I can remember a conversation I had with my husband as a semi-newlywed. I was furious about the notion that I had been lied to for years. That when my teachers, parents, peers, the world, told me that I could “Be Anything” and “Do Anything” in my life, that it was all a lie. To the contrary, having it all was some unachievable unicorn that I would absolutely never reach.
We were having this conversation when we were discussing starting a family and how that decision would affect my current and future work. My expectation up to this point was that I could work full time, climb the ladder of success at work AND have children/be a mom. When I realized how impossible all of this seemed, I was crushed.
I was mad for a long time, disillusioned by this lie and vowed not to repeat it to my own children. I would tell them the truth, the ugly truth, that if you were going to be a parent one day, you better choose a profession that would allow you the flexibility to spend time with your kids while earning a living. The underlying message would be to settle for a good enough job that will afford you time with your family.
Now that I have two children and have come through the fog of new motherhood, I see the world in a new light, and I am eternally grateful for this new perspective.
It wasn’t a lie at all, and I would be doing a disservice to my own children to discourage them from “Being Anything” and “Doing Anything” in their own lives. In hindsight, this notion that was put into my brain at a young, young age was the driving force behind my need to succeed at everything – school, sports, my job, generally being a human.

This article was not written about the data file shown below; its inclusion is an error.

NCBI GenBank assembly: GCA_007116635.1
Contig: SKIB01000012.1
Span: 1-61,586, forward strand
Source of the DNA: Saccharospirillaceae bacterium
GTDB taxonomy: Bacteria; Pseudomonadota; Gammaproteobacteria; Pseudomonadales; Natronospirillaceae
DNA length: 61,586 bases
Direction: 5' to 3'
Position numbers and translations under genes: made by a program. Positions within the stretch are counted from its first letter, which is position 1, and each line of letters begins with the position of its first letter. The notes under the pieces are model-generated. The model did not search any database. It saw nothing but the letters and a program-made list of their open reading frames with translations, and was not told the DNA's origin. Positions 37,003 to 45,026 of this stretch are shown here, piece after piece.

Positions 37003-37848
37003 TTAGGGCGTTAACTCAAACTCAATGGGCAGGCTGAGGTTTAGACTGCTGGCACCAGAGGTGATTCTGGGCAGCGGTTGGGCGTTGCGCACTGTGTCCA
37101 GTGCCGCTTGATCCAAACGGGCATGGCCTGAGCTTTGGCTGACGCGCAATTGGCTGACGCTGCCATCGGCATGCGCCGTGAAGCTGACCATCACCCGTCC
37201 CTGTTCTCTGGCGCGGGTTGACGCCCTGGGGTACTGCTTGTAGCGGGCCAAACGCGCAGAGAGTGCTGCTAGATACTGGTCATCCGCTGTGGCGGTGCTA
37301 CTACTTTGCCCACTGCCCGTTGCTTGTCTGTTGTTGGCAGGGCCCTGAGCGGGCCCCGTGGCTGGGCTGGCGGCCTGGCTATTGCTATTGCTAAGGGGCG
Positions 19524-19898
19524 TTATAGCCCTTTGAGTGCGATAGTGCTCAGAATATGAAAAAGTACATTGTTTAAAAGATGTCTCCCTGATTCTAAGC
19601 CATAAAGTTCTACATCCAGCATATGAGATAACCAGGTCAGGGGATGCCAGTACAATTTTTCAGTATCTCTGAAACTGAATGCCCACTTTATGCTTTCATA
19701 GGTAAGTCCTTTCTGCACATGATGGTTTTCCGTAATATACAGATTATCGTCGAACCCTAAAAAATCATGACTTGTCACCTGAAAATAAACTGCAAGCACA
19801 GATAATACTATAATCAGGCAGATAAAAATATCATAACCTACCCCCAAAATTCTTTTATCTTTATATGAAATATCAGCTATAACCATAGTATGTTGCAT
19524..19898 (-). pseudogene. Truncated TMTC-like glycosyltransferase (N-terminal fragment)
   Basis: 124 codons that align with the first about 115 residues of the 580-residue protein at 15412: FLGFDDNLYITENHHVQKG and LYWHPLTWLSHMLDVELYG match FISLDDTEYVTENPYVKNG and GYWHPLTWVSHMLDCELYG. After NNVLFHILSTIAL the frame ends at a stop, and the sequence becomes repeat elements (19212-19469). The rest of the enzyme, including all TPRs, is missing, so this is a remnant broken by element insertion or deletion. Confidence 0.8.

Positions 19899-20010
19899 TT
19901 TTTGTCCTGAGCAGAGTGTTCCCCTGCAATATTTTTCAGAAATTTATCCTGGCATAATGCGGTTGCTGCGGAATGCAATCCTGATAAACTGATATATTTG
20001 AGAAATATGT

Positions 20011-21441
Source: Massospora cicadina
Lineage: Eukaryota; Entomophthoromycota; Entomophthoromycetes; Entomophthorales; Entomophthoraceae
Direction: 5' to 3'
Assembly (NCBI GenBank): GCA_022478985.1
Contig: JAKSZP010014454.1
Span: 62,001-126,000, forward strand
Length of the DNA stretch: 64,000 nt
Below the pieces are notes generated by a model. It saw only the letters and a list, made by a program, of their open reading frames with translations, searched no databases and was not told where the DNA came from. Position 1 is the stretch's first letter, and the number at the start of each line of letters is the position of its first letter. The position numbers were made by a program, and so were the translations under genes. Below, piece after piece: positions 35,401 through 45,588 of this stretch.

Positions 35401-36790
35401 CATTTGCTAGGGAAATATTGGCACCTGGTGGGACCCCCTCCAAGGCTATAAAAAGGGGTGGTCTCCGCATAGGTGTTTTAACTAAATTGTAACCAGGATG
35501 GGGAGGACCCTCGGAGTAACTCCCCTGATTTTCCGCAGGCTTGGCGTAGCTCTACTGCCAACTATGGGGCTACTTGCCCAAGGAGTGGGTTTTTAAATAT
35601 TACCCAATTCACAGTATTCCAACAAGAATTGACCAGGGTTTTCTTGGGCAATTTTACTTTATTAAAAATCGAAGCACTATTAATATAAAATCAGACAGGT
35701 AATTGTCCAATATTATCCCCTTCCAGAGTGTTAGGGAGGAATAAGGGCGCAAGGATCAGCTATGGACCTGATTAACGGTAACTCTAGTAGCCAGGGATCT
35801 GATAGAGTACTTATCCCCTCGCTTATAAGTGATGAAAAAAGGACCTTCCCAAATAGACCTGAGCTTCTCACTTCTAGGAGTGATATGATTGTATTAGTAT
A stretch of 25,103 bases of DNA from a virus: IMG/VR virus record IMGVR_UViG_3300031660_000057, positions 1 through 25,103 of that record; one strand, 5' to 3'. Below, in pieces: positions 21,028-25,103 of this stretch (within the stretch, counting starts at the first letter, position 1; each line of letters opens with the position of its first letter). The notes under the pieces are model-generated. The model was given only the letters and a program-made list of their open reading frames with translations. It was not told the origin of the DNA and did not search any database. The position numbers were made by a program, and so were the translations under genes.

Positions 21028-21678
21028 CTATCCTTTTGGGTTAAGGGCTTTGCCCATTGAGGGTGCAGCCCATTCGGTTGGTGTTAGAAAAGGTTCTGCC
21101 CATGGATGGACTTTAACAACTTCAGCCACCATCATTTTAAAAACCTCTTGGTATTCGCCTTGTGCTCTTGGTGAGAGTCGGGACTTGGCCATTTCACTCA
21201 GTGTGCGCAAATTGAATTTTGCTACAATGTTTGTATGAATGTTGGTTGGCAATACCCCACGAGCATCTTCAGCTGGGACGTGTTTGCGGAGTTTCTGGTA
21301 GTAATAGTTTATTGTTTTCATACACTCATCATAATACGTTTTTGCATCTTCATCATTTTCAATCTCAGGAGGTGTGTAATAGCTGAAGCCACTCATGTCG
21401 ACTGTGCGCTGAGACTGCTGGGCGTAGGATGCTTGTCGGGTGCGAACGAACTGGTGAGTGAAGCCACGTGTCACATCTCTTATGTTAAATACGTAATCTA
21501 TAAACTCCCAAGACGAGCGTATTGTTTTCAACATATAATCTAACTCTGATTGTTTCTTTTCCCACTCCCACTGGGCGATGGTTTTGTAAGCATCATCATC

I have realized now that my ability to have it all in my own life comes with its very own set of parameters. The missing piece that I have come to discover is that my VALUES, finding out what is important to me, defines my success or failure at having it all. And for this reason, my unicorn is different than anyone else’s. My pinnacle of success (and having it all) looks vastly different than both the CEO at a Fortune 500 company AND the stay-at-home mom.
Using my set of core values to define my own idea of success in life made all the difference. To live as our authentic selves in this fast-paced, unforgiving, inauthentic world, everything we do must be true to who we are at the core for us to achieve our own pinnacle of success.
My original (and now ill-advised) advice to my children would have been wholly detrimental to their ability to select a career that aligned with their own strengths and to succeed at almost anything else they tried in life. We should, in fact, dream big. We should all believe we can do or be anything we want to be.
And THAT is the truth, and I’m sticking to it.